In the day to day realities of life, we all have our moments when we trip while walking. We may be checking our phones, talking to someone else, or simply day dreaming the day away when we trip on a surface or object we didn’t see. If we’re lucky, we catch ourselves; if not, we fall. Despite the thousands of trips that occur every day, most do not rise to the level of a tort claim or negligence because the thing that caused us to fall was not inherently dangerous, or the owner of the property or object had no reason to believe any danger existed. In a recent case before the Tennessee Court of Appeals, one plaintiff tried to push a claim for negligence too far, arguing that a simple feature was enough to support his negligence claim.
In this Tennessee premises liability case, R.B. was in the process of getting routine drug testing for his work when he tripped and fell on a door frame leading into the testing facility. R.B. had been in the facility before without problem, but this time around, he was talking on the phone and not generally observing where he was going, so he did not notice the door frame as he tripped. The door frame raised slightly above the ground to accommodate the door, but it was not excessive or unusual in any respect. Despite these facts and circumstances, R.B. sued the location for negligence, alleging that the frame had caused his injuries because it was unreasonably dangerous.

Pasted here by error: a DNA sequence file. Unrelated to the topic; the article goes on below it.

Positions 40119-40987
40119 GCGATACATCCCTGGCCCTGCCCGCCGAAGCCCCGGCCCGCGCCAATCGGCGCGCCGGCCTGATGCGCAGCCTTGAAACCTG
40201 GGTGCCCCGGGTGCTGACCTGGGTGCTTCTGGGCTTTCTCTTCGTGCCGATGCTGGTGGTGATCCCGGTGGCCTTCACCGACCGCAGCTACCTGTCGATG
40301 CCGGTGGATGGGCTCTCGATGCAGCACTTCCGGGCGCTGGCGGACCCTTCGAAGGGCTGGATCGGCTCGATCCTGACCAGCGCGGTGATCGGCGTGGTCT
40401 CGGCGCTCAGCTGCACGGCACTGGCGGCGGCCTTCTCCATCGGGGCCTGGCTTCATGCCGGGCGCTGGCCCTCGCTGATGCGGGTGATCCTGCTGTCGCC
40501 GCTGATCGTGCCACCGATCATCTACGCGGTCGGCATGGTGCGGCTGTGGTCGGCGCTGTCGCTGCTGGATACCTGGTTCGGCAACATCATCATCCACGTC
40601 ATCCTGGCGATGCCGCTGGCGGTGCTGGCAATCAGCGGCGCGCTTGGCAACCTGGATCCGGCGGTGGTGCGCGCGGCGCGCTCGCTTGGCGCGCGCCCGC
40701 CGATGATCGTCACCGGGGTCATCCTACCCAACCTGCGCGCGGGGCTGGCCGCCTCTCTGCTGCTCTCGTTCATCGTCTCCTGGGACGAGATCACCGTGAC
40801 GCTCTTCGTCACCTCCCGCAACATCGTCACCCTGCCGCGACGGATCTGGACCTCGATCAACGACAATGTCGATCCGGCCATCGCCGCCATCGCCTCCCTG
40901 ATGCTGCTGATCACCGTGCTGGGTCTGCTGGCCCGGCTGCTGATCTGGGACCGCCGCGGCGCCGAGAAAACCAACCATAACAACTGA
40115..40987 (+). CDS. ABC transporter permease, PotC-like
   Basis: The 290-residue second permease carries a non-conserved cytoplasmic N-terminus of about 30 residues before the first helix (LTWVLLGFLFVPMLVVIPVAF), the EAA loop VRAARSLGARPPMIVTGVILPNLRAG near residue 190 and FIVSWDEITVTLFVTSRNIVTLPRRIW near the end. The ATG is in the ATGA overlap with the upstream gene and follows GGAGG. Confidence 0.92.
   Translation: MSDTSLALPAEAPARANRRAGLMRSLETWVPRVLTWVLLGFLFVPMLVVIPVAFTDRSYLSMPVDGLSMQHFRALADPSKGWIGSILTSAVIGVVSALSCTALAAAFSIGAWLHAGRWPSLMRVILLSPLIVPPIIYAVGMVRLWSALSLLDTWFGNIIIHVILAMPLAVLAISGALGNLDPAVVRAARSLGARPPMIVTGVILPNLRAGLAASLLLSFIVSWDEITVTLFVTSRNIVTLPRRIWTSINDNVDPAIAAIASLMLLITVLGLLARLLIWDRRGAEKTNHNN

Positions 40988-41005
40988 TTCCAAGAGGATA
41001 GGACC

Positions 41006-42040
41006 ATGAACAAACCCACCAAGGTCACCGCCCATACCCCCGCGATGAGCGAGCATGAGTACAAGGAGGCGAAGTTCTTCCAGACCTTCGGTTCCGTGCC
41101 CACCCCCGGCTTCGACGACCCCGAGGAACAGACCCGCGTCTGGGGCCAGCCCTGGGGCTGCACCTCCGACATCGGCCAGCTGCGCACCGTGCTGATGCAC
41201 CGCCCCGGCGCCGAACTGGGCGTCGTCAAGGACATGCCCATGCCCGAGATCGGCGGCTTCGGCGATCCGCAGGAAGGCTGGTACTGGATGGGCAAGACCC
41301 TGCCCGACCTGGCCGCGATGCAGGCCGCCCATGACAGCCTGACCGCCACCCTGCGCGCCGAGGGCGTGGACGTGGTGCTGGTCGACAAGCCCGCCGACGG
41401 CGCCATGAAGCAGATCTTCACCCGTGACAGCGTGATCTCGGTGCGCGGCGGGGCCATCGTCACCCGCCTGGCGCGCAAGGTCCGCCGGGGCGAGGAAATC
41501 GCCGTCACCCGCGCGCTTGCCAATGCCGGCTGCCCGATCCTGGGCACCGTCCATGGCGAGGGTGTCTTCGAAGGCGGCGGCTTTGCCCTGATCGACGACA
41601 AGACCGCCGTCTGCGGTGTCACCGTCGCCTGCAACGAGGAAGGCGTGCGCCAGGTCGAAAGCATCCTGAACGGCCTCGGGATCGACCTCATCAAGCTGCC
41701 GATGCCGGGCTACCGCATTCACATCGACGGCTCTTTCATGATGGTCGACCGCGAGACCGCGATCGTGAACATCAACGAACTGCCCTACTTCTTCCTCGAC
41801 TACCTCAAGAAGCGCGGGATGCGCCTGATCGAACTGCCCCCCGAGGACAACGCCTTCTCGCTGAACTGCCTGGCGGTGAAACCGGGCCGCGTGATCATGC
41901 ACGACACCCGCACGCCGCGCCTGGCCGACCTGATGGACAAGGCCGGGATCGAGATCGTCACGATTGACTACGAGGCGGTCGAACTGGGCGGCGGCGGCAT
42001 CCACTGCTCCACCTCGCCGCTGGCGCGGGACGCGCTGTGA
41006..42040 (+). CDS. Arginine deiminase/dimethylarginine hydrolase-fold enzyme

The testing facility, Accurate, immediately responded with a summary judgment motion. It made three arguments: (1) that R.B. could not show that the door frame was unreasonably dangerous; (2) that R.B. could not show that anyone at Accurate was on notice of a dangerous condition; and (3) that R.B. was at least 50% liable for his injuries. In support of the summary judgment motion, Accurate attached photographs of the premises and the door frame, as well as deposition testimony from its facility manager, who stated that R.B. had never had any prior problems entering the premises, nor had any other visitors.